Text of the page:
Dan Kimball posted something today about Sarah Palin and a complementarian view. He is the one who initially sparked the discussion in our 20s and 30s group and the posts here on the blog over the last week or so. I am going to do at least two more posts here on this issue. You can read more of Scot’s views in the comments of Dan Kimball’s post. Enough explaining. Following the links and see what you think.

Groundrules for Discussing Women’s Roles in Church

“At the outset not much can be said with certainty on the matter, but it can be said with confidence that the topic of women in the church is complex, volatile, and unavoidable.” – Carroll Osborne

Any time you have a discussion on these issues they have to be done with a couple of ground rules:
1 – They must be done with grace.
2 – We start with an understanding that we will not all arrive at the same conclusions on all the passages and issues.
3 – Know your elders. If your elders really are shepherds then you will be able to trust that they are dealing with the congregation to the best of their ability.
4 – Openness to letting what we find in scripture change our thinking rather than trying to make the Bible fit our traditions and preconceived ideas.

Diagram for Conversing on Women’s Roles and Other Issues that Have Cultural Components

I wanted to mention a few things we discussed in Sunday’s class on women’s roles and want to start by offering the model that I drew up to help me think through the issue.

The ultimate goal is to determine what God’s will is in a given context. The best way to determine his will is found through how he has divinely revealed himself as recorded in the Bible. The Bible communicates eternal principles, ethics and morals given a particular context (the nature of the occassional letters of the NT) and recorded by men who have their own backgrounds, understandings, personalities, and vocabularies. So while the culture changes the eternal principles, morals and ethics do not. The goal is to look at scripture and try to discern how these lenses affect what was recorded in scripture and how it still applies to us today.

Let’s use this model in a concrete pair of examples:

“Then” Example: Head Coverings (1 Cor 11:2ff)
Paul works through appropriate and inappropriate procedure for the covering of heads in worship. Again, the letter to the Corinthians was an ocassional document. In other words it was written to a particular group of people (audience) to address specific needs and problems. We are not 1st century Greeks, Romans, and Jews – all of whom covered or uncovered their heads at particular times of worship. Because they had a culture where the covering of heads was significant, these rules made sense to the Corinthians in their context. They don’t make as much sense to us because we don’t typically live in or among culture that use head coverings for propriety in worship. But continue through the model – just because a specific cultural issue was being addressed it does not mean we have nothing to learn from it. There are eternal principles, morals, and ethics that we can learn from why Paul would give them these rules. We can learn that God wants propriety in worship, we can learn that he wants us to not dishonor ourselves in worship. We might learn that God does not want us to look like the pagan world when we pray or worship Him. So the issue is cultural but the concepts extend through scripture to us today.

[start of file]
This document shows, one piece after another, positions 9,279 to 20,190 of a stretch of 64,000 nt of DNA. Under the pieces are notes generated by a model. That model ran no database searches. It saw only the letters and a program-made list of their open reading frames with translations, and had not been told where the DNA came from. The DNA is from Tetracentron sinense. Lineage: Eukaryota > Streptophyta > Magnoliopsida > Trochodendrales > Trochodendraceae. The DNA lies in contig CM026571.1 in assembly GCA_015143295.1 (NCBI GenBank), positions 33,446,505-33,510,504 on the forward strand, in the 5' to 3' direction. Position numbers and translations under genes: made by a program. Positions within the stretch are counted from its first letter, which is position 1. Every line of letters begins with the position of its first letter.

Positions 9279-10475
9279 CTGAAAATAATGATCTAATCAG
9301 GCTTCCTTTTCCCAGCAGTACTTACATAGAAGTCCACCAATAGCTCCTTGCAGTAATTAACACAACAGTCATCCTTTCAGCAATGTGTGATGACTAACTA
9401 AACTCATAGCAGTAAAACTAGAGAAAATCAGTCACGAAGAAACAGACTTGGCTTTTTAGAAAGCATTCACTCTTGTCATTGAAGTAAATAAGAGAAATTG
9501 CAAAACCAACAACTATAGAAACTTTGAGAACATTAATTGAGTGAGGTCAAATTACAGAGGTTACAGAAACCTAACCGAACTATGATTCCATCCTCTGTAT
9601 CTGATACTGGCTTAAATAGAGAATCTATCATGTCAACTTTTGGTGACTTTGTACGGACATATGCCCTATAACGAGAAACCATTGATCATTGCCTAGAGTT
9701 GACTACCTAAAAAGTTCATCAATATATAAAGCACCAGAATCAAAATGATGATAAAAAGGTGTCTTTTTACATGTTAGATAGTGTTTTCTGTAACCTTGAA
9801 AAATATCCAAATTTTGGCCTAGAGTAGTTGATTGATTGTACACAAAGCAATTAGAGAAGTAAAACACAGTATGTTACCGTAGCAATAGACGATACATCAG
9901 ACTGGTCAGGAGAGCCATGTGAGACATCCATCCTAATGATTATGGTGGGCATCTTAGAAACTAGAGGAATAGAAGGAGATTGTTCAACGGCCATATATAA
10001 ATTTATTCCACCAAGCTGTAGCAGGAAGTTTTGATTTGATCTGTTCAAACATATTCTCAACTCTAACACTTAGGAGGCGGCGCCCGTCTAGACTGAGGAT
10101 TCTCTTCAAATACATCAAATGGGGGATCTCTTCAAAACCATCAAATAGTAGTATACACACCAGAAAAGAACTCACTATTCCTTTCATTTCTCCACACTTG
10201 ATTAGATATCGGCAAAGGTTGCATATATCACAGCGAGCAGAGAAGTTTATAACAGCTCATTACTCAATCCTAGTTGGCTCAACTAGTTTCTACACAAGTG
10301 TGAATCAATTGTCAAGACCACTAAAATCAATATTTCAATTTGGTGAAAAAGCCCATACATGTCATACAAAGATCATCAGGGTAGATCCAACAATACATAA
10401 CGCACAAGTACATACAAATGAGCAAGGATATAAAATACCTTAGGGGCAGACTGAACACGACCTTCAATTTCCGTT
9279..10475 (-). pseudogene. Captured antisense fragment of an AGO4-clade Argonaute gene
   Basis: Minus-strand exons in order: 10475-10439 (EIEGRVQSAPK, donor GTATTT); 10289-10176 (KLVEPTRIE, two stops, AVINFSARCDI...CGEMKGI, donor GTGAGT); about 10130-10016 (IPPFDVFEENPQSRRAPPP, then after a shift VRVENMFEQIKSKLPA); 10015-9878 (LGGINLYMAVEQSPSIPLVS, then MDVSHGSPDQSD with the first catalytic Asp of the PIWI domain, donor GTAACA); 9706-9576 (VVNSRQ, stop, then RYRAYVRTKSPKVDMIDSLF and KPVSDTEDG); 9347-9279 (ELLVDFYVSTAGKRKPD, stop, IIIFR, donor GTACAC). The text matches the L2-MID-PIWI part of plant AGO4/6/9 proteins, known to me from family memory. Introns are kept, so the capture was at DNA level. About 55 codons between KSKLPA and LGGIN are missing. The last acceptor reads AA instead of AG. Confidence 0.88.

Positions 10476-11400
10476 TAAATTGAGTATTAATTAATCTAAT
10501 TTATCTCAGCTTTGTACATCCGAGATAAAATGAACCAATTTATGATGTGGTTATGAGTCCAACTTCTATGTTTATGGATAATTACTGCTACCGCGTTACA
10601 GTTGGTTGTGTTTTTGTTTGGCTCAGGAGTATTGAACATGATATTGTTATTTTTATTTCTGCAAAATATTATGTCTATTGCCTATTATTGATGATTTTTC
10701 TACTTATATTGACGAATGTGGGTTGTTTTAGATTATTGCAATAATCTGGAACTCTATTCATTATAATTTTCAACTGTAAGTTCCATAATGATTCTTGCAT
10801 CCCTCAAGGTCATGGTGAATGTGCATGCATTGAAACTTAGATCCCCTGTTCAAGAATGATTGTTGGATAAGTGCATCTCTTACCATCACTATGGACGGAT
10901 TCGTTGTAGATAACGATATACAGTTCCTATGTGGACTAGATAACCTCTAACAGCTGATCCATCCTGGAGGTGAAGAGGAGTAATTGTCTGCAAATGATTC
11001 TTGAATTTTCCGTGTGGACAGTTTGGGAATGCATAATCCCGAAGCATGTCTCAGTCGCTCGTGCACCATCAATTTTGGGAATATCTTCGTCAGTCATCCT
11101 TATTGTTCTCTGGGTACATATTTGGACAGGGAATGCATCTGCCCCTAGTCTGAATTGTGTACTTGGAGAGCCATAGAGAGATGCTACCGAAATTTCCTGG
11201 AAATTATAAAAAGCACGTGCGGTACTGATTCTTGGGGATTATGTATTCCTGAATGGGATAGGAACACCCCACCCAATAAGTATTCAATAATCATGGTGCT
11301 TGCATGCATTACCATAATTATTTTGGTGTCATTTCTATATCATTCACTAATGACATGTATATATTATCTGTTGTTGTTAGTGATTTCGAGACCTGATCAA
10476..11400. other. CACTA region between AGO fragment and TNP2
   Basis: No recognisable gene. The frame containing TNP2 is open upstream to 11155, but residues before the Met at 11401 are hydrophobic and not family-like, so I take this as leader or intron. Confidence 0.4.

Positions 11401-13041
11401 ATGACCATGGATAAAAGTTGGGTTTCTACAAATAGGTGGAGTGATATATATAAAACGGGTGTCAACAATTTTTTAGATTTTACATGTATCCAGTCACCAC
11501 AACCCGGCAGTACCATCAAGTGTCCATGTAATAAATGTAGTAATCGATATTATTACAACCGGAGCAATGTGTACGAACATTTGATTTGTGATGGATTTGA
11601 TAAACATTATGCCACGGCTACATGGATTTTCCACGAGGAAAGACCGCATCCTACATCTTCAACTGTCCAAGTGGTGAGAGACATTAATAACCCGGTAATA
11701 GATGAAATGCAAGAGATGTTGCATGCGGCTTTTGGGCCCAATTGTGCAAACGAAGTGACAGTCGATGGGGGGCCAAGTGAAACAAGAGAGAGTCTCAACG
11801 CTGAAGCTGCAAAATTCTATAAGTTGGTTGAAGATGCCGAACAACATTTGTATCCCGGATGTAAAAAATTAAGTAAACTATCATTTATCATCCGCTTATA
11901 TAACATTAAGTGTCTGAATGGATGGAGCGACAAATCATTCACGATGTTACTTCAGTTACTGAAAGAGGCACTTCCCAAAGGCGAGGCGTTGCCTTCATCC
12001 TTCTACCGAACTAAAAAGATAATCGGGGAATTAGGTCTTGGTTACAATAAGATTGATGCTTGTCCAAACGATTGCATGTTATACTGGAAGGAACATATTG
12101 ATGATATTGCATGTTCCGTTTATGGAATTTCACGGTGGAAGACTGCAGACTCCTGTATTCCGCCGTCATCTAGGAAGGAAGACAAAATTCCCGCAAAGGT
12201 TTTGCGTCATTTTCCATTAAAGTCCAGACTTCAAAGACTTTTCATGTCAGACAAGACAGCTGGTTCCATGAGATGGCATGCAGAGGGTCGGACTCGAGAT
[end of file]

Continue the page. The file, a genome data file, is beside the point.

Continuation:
“Now” Example:
Let’s say Paul was alive today and he was in the congregation you worship with this Sunday. Someone walks in with a big white pointy hood on their head with eye holes cut into it and it gets the whole congregation in an uproar. This item of clothing would not have been ruled against in Paul’s day because it didn’t have the cultural connotations associated with it that it does now. They might have wondered why you wrapped your toga around your head and looked at you funny. Today it would cause major disruption. That is a “Now” example of the “Then” eternal principles, morals, and ethics we talked about with head coverings. This is an example of something specific to our culture, foreign to the biblical culture and  yet able to be addressed because the eternal principles, morals, and ethics are the same today as they were then – don’t disrupt the services, worship with propriety, etc (not to mention don’t be a racist!).

I hope you can see how the first example works through the chart from God’s will/ultimate goal (propriety in worship) being housed in a specific cultural example/context (head coverings) yet has eternal principles that still apply today. Then the second example works from the bottom up – from the Now example in a particular cultural context looking to scripture and finding the same eternal principles at work today. We work our way back to the will of God by trying to understand which lenses are cultural, which are eternal principles, and which are so much of both that they cannot be separated.

More on how this applies to women’s roles in the church coming up. Any feedback?

Women’s Roles

Please pray for me as we discuss women’s roles in our class tomorrow morning! There is just no way to teach that in a way that makes everyone happy and hard to teach in a way that is true to the text. So, so complicated. Pray that I can explain things appropriately and give the text(s) a fair reading. Thanks!